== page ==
One of the most important things you can do when writing any copy is to make sure that you do intensive research on the front end.
Without knowing as much as you possibly can about the product or service you are writing about, you are dead in the water.
The three most important things you must know before you begin writing is:
- Who is my target audience?
- What benefits will my product or service offer the reader?
- Why will my audience want to read my post/article/sales letter or buy my product?
The Simple 5 Step Headline Writing Formula
Step 1: Write a sentence or two that gives the reader the heart of what you want to tell them. You want a sentence that gets right to the point, so you’ll probably need to refine it a time or two after you write it.
Step 2: Use your research to look at similar headlines that have been created. Go through all of the research you have collected and see if you can find the main benefit that your readers will probably focus on.
Rewrite your headline so that it contains that it reflects that element.
Step 3: If you are unable to get started writing a headline, make a list of words that would describe your subject. For example if you are writing a blog post about recreational vehicles, you could make a list like this:
You could very quickly make a list that would probably be very extensive. While you’re writing, you’ll probably come up with all sorts of ideas that are spurred by making your list.
Step 4: If you haven’t built a swipe file of headlines, now would be a good time to do so. Swipe files are collections of headlines, blog posts, and advertising copy pieces that you’ve collected.
Hopefully, you have collected the pieces that have stood the test of time and have high conversion rates.
Once you’ve pulled these up on your computer you can use them to generate similar headlines that would generate interest in your copy.
I’m not saying you should plagiarize the headline or copy, but use the essence of it by writing something similar, or at least in a similar tone.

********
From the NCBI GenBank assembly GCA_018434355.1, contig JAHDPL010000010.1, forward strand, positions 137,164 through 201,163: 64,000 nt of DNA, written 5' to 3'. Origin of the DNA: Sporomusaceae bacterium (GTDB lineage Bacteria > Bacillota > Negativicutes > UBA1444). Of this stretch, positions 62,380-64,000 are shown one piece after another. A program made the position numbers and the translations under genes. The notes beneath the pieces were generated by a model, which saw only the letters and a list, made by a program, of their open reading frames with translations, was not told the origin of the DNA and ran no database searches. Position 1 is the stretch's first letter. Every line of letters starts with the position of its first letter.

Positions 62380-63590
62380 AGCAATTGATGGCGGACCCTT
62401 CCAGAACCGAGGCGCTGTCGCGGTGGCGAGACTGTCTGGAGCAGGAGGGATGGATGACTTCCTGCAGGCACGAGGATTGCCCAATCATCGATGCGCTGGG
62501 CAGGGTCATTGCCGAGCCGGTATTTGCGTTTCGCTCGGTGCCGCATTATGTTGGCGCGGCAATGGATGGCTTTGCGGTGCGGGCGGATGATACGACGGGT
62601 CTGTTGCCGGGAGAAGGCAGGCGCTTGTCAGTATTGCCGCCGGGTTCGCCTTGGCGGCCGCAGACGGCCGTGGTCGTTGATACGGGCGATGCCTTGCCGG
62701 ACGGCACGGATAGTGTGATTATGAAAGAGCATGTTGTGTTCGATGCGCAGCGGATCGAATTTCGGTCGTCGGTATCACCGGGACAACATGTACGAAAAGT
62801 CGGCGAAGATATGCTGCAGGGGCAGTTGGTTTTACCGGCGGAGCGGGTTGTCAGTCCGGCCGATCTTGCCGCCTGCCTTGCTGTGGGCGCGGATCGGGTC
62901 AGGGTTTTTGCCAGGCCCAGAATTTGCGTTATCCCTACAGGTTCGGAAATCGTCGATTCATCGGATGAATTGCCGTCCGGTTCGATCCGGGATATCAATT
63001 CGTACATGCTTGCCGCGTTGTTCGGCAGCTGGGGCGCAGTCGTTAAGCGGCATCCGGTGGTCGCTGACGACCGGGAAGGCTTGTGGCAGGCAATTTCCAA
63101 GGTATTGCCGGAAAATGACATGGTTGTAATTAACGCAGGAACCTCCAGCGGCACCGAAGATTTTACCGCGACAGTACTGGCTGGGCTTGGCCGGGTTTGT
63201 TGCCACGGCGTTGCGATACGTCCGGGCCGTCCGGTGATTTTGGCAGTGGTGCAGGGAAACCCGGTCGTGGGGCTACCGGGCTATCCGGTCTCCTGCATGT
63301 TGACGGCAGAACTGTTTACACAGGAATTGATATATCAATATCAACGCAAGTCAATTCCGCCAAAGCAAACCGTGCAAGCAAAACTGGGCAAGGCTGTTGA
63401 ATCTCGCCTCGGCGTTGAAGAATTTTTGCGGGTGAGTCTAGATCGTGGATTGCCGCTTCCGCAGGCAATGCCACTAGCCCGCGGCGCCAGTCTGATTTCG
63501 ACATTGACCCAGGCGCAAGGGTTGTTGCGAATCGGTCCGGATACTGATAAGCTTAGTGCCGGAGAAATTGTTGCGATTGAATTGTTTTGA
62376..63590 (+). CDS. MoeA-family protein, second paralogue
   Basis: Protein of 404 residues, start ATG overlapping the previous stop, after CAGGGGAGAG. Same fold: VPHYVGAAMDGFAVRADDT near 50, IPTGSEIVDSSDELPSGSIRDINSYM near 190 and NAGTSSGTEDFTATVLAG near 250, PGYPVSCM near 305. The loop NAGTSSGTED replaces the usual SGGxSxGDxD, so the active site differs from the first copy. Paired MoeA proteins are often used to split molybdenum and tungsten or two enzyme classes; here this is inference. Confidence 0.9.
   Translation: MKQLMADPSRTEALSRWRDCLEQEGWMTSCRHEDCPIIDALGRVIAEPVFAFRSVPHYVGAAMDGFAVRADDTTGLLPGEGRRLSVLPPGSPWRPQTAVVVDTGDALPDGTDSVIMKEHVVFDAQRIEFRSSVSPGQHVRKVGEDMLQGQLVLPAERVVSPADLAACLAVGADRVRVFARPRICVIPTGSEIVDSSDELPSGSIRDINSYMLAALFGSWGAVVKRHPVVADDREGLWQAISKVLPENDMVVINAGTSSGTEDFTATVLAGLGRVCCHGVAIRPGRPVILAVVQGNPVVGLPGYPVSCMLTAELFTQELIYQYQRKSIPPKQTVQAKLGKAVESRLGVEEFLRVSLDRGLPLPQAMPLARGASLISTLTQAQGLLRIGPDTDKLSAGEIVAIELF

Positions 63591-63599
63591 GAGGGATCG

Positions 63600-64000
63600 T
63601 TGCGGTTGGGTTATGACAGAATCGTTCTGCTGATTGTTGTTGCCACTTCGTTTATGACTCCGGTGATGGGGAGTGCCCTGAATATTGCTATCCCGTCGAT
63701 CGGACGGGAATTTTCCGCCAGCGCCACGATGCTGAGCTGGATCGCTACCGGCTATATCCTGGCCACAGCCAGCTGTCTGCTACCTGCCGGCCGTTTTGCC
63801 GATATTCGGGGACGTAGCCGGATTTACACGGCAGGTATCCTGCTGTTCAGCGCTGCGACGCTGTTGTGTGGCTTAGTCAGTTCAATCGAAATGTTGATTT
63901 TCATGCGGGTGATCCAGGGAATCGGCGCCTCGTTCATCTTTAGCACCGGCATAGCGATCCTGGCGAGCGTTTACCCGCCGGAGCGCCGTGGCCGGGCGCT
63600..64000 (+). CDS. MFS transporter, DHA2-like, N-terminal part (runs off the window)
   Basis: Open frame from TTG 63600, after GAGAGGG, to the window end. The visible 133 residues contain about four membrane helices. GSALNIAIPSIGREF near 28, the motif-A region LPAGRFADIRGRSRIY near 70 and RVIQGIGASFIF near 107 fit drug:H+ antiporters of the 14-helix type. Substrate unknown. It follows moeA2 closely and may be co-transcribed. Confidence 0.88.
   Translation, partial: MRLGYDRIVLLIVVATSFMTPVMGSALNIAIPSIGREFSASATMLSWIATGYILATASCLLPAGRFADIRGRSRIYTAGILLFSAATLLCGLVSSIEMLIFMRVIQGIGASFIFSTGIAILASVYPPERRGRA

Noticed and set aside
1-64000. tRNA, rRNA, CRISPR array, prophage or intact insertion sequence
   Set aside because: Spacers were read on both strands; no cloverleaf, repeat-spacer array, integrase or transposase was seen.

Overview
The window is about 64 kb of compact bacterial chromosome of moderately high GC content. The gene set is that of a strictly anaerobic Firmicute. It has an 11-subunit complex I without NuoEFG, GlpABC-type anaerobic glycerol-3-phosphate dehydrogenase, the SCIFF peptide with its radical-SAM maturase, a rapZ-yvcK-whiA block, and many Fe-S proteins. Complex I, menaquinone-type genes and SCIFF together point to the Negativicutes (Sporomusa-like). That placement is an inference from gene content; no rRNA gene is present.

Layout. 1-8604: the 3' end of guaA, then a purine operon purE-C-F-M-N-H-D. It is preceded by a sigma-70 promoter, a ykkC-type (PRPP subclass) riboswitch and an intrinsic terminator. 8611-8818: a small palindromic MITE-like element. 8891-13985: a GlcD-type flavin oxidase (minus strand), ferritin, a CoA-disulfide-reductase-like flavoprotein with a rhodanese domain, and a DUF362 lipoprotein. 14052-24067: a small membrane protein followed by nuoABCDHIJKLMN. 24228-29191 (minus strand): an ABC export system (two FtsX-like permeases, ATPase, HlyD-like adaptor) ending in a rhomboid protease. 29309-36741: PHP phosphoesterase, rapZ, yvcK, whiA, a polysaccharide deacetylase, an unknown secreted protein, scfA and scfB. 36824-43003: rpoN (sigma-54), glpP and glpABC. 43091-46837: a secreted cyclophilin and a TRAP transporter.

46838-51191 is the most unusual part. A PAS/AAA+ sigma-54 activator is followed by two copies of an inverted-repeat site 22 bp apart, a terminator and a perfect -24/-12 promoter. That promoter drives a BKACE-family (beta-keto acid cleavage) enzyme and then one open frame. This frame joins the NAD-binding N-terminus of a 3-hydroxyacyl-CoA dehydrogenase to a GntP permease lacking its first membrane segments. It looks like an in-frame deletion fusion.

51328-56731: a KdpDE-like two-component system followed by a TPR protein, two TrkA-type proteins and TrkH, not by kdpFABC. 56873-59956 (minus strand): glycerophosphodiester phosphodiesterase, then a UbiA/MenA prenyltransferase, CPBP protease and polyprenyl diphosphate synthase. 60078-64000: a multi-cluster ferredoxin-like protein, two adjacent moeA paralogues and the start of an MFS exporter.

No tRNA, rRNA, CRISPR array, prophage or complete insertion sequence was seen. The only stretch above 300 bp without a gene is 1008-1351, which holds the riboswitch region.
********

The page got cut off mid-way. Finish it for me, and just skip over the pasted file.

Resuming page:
Here’s a good example of what I mean. Back in the 50’s, an awesome copywriter named John Caples wrote a headline that many copywriters consider the ultimate. It went like this:
“They all laughed when I told them I could play the piano. But when I started to play…”
I have heard the language tutoring program, Rosetta Stone, use that very same line on their commercials ― tweaking it to match their product.
“They all laughed when I told them I could speak French. But when I started to order my meal in French…”
So, you can use other ideas taken from great copywriters, just don’t use the exact words, and make sure you make them fit your subject.
If you write a satisfactory headline in 5 minutes flat and you are happy with it, great. If not, put some sweat into it. I’ve read that some copywriters and bloggers will write 50 or so those suckers before they are satisfied with it.
Writing is skill that requires you to use your own judgement and insight. If you feel like you’ve written a satisfactory headline, move on.
Chances are that you could spend your most precious commodity, time, worrying about your headline too much.
Conclusion on Headlines
David Ogilvy stated:
“On the average, five times as many people read the headline as read the body copy. When you have written your headline, you have spent eighty cents out of your dollar.”
No doubt a lot of the emphasis copywriters and bloggers place on writing their copy is on effective headlines.
However, don’t confuse a clever headline with a good headline.
Sometimes a dull sounding headline will hit the mark far better than a headline that’s cute or clever.
At the end of the day, converting prospects into buyers and paying clients is the metric that rules. Winning an award for a cool headline from a focus group will not help you hit your goal of increasing your revenue.
If you’re having trouble writing headlines, go back through each of the four “U’s” and ask yourself if it is possible to improve one of them.
You probably won’t be able to write a headline that’s stellar in all four categories, but you’ll do far better if you can at least nail a few of them down.
More Headline Writing Formulas
Hey, if this post didn’t help you on your quest to writing great headlines, you may want to check out this video by copywriter and marketer Tony Gattari.